Few brands are as synonymous with luxury and performance as German car manufacturer, Mercedes-Benz, who are known for mechanical masterpieces such as the Maybach and the Gullwing coupe. Cars like these have changed the way we look at luxury vehicles, but the brand’s commitment to automotive development goes far beyond luxury on the road, starting at the pinnacle of motor racing, Formula One.
Mercedes-AMG F1 has become the dominant force in F1 since rejoining the sport. Now one of the most successful teams in recent history, Mercedes-AMG has achieved consecutive Drivers' and Constructors' Championships from 2014 to 2019, breaking Ferrari’s record of five consecutive championships. While these impressive results exhibit the brand’s commitment to automotive excellence on the racetrack, what is less known is Mercedes-AMG’s passion to influence the future of sustainability in road cars, through their incredible technological advancements and consistent F1 performance.
It is Mercedes-AMG’s innovation in Formula One that has resulted in important improvements to engine efficiency. Developed since their introduction in 2014, Mercedes’s advanced hybrid powertrains now run in excess of 50% brake thermal efficiency. “An engine burns fuel, and most engines will only convert around 30-35% of the available energy into useful work or power. With our power unit, we’ve managed to develop it to more than 50% thermal efficiency, which means more than half of the available energy in the fuel is being used to do useful work, and in fact we’re getting more useful work than we are waste energy, for the first time,” says Owen Jones, Head of Performance & Controls, Mercedes-AMG High Performance Powertrains.
Also competing in Formula E, the brand sees it as a complementary platform to F1. Engineers from both teams work side-by-side on hybrid and electric powertrains, sharing their learning for maximum advancement. “Formula E is a series that allows us to demonstrate the potential of our battery electric technology under the Mercedes-Benz EQ brand and it was fantastic to see the team take their debut win in the final race of the season, with a one-two finish in Berlin,” says Bradley Lord, Mercedes-Benz Motorsport Communications Director.
When asked what drives Mercedes’s commitment to sustainability, Lord shares, “Our passion for sustainability is driven by the knowledge that it is our duty to act – and that we can be part of developing advanced technologies for the mobility of the future. Every business has a duty to minimize its environmental impact, and this is something we take seriously in Formula One and in our daily operations. Furthermore, F1 is a proving ground for developing advanced technologies, such as the advanced hybrid powertrains that we have run since 2014. On their introduction, these immediately reduced the fuel consumption of each F1 car by one third, and have continued to develop in efficiency since then, with efficiency driving performance.”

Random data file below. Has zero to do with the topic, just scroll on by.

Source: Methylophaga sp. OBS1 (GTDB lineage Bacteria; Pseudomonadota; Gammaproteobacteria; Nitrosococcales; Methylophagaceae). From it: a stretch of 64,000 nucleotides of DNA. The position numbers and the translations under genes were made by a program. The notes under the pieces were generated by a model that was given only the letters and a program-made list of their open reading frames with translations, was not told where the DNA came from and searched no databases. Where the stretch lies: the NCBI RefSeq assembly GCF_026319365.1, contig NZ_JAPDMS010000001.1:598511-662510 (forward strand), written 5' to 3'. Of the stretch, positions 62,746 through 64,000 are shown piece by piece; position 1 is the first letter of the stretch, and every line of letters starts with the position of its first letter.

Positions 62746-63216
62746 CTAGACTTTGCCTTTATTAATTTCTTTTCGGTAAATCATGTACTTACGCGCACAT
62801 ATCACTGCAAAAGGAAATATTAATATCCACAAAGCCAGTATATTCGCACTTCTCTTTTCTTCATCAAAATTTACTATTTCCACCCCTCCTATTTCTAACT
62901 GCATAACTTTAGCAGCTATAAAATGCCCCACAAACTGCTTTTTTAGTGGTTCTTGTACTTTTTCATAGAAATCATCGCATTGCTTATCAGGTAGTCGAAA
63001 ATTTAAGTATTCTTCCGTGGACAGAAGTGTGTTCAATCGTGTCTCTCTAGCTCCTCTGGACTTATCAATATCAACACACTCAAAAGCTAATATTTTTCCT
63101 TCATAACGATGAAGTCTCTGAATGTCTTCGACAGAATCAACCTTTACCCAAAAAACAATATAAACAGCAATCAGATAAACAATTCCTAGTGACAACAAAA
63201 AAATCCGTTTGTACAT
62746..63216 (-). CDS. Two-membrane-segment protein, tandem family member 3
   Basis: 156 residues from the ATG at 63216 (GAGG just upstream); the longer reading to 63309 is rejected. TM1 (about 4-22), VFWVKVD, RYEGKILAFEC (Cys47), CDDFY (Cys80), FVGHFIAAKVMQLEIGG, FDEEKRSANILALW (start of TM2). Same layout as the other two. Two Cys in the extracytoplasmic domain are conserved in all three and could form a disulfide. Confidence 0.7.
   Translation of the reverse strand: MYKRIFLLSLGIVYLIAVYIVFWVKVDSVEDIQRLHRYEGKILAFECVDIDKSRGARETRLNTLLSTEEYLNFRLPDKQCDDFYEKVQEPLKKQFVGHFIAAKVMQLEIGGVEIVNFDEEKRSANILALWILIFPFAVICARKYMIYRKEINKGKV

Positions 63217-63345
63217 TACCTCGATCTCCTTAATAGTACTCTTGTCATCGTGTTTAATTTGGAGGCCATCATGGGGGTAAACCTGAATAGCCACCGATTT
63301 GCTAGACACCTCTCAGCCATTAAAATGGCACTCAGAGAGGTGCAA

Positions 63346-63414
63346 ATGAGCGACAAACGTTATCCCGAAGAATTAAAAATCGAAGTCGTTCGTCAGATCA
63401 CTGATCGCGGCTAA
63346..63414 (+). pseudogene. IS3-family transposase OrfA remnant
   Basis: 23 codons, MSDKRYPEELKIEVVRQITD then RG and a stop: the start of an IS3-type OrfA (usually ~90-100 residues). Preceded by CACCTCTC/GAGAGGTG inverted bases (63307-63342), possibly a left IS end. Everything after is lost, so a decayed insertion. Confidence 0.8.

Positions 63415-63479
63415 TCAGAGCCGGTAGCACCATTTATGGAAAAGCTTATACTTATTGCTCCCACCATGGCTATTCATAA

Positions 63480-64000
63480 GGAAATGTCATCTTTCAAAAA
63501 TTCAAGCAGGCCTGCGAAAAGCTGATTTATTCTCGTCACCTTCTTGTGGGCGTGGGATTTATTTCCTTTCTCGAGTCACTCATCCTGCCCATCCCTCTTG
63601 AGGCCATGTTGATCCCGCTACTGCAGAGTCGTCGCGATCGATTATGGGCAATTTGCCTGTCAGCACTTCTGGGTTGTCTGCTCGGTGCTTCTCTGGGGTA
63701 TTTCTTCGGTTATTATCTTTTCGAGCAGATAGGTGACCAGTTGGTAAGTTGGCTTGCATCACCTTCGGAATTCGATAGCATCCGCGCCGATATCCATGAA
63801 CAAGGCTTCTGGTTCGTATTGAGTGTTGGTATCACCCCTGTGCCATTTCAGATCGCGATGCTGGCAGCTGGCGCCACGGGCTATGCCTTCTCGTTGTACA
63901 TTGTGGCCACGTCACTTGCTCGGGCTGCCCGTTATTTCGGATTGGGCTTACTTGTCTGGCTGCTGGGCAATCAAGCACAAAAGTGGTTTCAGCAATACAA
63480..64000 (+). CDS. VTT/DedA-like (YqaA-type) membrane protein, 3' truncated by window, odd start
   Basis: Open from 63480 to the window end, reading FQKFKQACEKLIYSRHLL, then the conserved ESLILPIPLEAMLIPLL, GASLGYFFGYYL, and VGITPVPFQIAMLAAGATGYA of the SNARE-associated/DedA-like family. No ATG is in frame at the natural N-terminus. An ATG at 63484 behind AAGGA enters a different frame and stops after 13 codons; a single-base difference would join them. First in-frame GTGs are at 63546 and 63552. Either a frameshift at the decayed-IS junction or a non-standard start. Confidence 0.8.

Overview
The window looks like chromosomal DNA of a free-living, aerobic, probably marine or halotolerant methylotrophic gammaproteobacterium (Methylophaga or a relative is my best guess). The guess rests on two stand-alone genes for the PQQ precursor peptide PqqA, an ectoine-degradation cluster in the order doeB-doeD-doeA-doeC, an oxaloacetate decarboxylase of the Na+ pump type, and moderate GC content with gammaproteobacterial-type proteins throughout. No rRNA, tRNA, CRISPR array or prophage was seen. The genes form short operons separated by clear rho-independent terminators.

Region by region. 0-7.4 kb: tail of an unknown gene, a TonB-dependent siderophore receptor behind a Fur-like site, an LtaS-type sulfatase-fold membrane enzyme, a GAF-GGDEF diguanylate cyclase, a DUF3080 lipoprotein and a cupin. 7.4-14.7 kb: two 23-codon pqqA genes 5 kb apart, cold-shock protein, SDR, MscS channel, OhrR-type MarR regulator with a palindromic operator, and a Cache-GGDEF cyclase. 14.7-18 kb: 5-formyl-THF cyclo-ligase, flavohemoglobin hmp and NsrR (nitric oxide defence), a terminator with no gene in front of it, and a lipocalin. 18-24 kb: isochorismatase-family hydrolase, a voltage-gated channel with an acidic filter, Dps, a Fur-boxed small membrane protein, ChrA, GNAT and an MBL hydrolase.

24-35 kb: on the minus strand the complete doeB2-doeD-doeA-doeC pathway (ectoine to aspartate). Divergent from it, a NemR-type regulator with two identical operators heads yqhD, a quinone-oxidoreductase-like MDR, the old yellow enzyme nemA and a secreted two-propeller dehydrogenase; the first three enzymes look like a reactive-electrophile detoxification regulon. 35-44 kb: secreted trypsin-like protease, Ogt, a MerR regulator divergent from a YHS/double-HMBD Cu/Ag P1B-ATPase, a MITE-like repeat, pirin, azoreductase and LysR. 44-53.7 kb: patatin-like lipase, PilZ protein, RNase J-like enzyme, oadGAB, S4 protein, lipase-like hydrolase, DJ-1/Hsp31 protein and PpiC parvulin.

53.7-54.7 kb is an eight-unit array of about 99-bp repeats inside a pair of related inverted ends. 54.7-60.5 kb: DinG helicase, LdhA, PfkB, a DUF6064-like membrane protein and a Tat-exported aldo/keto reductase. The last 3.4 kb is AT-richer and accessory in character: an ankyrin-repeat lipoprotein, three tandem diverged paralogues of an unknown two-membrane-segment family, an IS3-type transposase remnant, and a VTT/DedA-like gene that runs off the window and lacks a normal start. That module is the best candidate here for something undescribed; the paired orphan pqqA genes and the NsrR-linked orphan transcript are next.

British racing driver, Lewis Hamilton, who took the first Formula One hybrid win in 2009, has won five out of six modern-era World Championships for the Mercedes-AMG Petronas F1 Team. He says, “This is the perfect test bench for pushing technology and developments. It really is the best lab you could possibly have. I like to think we have played a serious role in what you see in today’s cars, the technology that’s now in Formula E, and the technology that’s now in our road cars. I think we were really at the forefront of pushing that technology and we still are. As we continue to push forwards, it will improve for the road cars.”
Bradley says that the ultimate goal is “For Mercedes F1 to halve our CO2 footprint by the end of 2022. We will be net-zero from 2020, through a combination of CO2 reductions and gold-standard offsetting, and we aspire to achieve 3* environmental accreditation from the FIA in this regard. Ultimately, our goal is to become the benchmark for sustainable performance in our industry.”
Currently working on a project to put a version of their F1 engine into a road car, development testing of the Mercedes-AMG One is ongoing. Lord admits it has been a challenging process to adapt a Formula One power unit to road production requirements and adds, “The car is undergoing a rigorous testing program at the moment and the results will be spectacular when it is revealed for the first time, with an advanced hybrid powertrain at its very heart.”